Spring means more outside time for our four legged friends. The great outdoors, however, can be a dangerous place for your pet. In the U.S., more than 1 of every 3 adult dogs are positive for roundworms, hookworms or whipworms and over 90% of all puppies and kittens are infected with these same worms. Tapeworm infection is also prevalent and can be contracted from fleas or hunting rabbits and rodents.
Coccidia and Giardia form cysts in the intestinal wall, often causing persistent diarrhea. These are usually picked up from the environment, or by hunting small rodents and other small animals.
Parasite eggs are shed by the thousands into the environment and a single, untreated puppy can deposit millions of eggs into your yard in less than a week. Exposure to contaminated areas can lead to infection. After attachment to the lining of the intestine, the worms will feed on blood and other nutrients. This results in blood loss, diarrhea, vomiting, weight loss and even death if severe.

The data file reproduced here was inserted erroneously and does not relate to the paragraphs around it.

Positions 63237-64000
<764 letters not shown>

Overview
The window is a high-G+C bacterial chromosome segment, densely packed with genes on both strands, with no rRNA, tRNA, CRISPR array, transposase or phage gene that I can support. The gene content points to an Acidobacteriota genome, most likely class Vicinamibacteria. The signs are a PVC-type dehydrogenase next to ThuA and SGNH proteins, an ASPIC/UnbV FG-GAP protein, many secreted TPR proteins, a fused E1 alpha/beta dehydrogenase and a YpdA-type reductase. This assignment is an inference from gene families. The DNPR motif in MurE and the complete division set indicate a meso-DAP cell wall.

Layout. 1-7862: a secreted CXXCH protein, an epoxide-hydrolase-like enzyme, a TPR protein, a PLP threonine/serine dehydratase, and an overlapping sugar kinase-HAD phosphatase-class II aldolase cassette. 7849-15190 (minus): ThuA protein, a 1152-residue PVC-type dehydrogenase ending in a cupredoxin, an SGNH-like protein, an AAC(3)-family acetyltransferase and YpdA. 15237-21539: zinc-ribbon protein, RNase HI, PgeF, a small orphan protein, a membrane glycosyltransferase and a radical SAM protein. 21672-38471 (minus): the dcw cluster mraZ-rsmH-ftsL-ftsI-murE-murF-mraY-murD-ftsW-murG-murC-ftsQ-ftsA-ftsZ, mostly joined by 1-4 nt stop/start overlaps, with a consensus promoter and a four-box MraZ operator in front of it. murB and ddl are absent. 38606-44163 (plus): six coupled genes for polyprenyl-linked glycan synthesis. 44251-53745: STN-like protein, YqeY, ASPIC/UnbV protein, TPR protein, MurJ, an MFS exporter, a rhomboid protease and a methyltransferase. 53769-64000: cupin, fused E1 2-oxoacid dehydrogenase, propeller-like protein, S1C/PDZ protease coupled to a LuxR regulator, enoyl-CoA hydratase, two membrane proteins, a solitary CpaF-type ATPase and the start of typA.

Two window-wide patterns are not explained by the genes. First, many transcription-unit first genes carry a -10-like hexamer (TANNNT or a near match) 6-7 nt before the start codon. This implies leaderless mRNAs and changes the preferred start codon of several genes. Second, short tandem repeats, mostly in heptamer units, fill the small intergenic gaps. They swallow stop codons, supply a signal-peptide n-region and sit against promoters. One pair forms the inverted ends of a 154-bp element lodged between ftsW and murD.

People and especially children can become infected by contact with many of these same parasites. This has been an increasing concern. Veterinarians, physicians and scientists have worked together to develop recommendations to protect your pets and other family members.
Intestinal parasite prevention can be accomplished safely and effectively with the help of your local veterinarian. Protocols, procedures and medications can be discussed and implemented based on your pet’s medical history and risk for exposure.
Protect your pet from these intestinal invaders!!